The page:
The authors examined the possibility that ethane 1,2-dimethanesulphonate (EDS) has a cytotoxic effect on spermatogenesis that is not secondary to androgen withdrawal resulting from the well known cytotoxic effect on Leydig cells. Adult male rats were implanted with polydimethylsiloxane (PDS) capsules containing testosterone (T) and estradiol (E), and were simultaneously injected with EDS. The PDS-TE implants, by inhibiting luteinizing hormone (LH) production, prevented Leydig cells from repopulating the testis and clamped testosterone within the seminiferous tubules at increasing concentrations relative to implant size. In rats that received EDS alone, the number of advanced spermatids per testis was significantly reduced by 2 weeks, but within 8 weeks returned to the numbers maintained in vehicle-injected control rats or in vehicle-injected rats that received tesosterone- and estradiol-filled capsules of 24 cm and 0.1 cm, respectively (PDS-24TE). Surprisingly, in rats that received an EDS injection plus PDS-24TE implants, the number of advanced spermatids per testis was significantly reduced at 8 weeks and severe seminiferous tubule atrophy occurred despite the fact that the testosterone concentration was sufficient to quantitatively maintain spermatogenesis in vehicle-injected rats. In rats injected with EDS and implanted with 24 cm testosterone but not estradiol-filled capsules (PDS-24T), the advanced spermatid number per testis was significantly higher than that in the EDS plus PDS-24TE rats, but significantly lower than that in control rats. These results suggest that EDS may have a cytotoxic effect on the seminifeous epithelium that is independent of the elimination of Leydig cells, and that EDS and estradiol act synergistically to exert a profound toxic effect on spermatogenesis.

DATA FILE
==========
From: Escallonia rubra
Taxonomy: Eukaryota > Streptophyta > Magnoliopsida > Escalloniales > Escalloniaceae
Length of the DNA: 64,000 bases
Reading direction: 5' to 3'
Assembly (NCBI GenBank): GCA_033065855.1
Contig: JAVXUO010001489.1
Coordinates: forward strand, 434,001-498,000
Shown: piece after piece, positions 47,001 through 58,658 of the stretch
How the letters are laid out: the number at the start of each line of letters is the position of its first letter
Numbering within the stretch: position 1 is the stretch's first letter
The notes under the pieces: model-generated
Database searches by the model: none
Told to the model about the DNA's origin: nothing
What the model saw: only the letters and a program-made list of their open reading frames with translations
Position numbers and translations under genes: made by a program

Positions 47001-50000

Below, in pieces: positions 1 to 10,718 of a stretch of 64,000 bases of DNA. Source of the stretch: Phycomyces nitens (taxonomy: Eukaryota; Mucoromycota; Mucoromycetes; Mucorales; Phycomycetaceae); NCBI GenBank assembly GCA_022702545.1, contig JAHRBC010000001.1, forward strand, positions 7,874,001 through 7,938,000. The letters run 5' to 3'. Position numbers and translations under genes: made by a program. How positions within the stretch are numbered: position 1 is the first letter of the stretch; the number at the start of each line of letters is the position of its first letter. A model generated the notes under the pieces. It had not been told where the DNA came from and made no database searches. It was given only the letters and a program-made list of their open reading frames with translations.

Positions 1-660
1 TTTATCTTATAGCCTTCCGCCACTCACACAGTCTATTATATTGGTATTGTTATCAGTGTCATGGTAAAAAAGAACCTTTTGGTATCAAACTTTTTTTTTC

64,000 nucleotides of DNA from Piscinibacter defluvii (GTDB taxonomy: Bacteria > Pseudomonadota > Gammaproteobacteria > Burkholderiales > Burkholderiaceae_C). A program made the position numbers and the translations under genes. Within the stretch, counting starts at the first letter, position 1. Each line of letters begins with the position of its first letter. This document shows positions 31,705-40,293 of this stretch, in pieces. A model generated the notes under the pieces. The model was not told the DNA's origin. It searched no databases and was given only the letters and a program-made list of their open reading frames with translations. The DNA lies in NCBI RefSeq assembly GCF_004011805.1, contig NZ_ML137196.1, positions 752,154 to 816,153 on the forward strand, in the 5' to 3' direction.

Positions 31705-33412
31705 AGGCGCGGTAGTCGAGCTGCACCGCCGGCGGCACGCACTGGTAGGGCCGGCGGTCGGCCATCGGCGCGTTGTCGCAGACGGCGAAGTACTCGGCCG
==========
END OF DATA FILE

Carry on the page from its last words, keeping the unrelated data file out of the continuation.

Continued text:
|Original language||English (US)|
|Number of pages||9|
|Journal||Journal of Andrology|
|Publication status||Published - 1990|
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